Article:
While he was working as a teacher Uriah attended one of the Sabbatarian Adventist Conferences held in Washington, New Hampshire in 1852. Here he heard James and Ellen White speak for the first time. They clearly explained the reasons behind the disappointment and unpacked the truths about the Sabbath and the 3rd angel’s message. It was a turning point in Uriah’s life. Though he had been baptized in the summer of 1844, the great disappointment had dealt a crushing blow to his faith. Discouraged he had drifted away from the movement and focused his attention on his academic pursuits in the hope of making a name for himself.
James and Ellen White’s lectures touched his heart and reconverted him. After 3 months of further careful study, Uriah Smith put his hand to the plow and never looked back. Not only did accept the Sabbath and the third angel’s message but he also dedicated his life to full-time ministry. Within six months of the 1852 conference, he had joined the Review and Herald office staff at 124, Mount Hope Avenue in Rochester New York. He turned down a high paying job as the headmaster of Mount Vernon Academy in order to do so. The Review and Herald was only able to offer him room and board without pay but he loved the work.
While he was in Rochester he lived with 19 other workers, including James and Ellen White in the house on Mount Hope Avenue. The entire operation was run on a shoestring budget with a little Washington hand press that cranked out the first issues of the Review and Herald. It took three days to produce an issue of the paper on the press. The entire paper was then put together manually. John Loughborough punched holes and George Amadon used them to sew the paper together. At the end of the production line was Uriah Smith with his trusty pocket knife who would trim the edges of the paper.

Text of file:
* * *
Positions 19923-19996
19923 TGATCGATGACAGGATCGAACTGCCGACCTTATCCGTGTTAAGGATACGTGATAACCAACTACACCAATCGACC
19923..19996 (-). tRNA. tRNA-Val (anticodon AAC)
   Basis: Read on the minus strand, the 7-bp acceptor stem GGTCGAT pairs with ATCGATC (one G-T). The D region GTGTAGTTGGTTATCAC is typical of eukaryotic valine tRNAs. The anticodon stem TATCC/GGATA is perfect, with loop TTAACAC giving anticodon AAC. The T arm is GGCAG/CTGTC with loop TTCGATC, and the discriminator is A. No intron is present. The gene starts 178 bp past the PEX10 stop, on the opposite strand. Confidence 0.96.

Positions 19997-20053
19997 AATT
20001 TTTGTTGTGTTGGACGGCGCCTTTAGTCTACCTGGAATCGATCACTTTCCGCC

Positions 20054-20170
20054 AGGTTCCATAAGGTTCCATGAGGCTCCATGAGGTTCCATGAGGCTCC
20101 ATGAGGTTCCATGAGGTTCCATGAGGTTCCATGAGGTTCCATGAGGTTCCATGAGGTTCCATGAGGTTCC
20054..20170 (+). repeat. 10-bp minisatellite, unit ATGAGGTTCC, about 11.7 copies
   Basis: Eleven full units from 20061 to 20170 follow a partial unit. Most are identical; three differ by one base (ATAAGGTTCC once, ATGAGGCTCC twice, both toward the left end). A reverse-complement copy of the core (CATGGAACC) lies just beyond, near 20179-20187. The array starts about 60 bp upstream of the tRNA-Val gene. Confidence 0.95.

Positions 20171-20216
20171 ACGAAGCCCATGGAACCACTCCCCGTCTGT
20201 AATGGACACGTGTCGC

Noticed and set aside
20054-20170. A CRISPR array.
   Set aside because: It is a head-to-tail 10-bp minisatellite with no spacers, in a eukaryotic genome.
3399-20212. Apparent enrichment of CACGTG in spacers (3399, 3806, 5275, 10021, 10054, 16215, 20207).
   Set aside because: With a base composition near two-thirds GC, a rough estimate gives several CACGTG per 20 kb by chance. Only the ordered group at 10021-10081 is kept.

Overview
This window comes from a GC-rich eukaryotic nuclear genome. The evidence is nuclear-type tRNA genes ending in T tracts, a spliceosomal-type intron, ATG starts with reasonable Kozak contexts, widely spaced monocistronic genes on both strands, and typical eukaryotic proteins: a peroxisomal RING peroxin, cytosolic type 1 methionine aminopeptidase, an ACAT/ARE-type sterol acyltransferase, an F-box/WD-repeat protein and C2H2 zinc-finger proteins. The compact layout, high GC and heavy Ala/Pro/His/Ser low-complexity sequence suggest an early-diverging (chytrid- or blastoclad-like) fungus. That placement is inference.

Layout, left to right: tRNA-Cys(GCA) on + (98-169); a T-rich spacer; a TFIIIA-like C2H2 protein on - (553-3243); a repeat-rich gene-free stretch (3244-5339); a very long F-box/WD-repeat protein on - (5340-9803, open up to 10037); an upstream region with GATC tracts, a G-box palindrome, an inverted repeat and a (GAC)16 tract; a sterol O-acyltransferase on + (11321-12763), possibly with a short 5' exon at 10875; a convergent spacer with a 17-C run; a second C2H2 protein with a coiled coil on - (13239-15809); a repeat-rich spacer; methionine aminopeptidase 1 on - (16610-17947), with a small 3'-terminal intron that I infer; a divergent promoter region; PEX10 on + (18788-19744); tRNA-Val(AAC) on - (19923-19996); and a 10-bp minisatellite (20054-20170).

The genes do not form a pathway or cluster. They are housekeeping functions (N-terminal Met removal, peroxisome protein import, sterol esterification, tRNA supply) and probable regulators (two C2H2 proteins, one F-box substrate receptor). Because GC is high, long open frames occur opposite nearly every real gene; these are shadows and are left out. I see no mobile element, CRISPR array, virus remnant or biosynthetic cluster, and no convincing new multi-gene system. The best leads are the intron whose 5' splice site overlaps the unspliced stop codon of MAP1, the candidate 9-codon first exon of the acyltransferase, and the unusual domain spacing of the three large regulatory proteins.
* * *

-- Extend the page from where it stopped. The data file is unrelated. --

Smith was known for his dry sense of humor and literary talent. He married Harriet Stevens the sister of Angeline Stevens who became John Andrews’ wife. Smith had four sons and two daughters and was able to provide his family with a comfortable life from the money he made by patenting his inventions. In 1863 he patented a more flexible prosthetic limb that allowed the wearer to kneel. Shortly after that he improved the design of the classic school desk and patented that as well. In addition to both these inventions, there were six other patents that bore his name.
When he was just 23 years old Uriah Smith became the resident Editor of the Review and Herald, a position he would hold for much of the rest of his life. He wrote over 4000 Editorials for the paper and more than 20 books and tracts including the classic commentary “Thoughts on Daniel and Revelation”.
As Editor of the Review, Uriah became a pastoral figure for the scattered flock of thousands of Seventh-Day Adventists in the 19th century. His editorials in response to letters provided continued guidance and encouragement to the small communities of Adventists around the United States.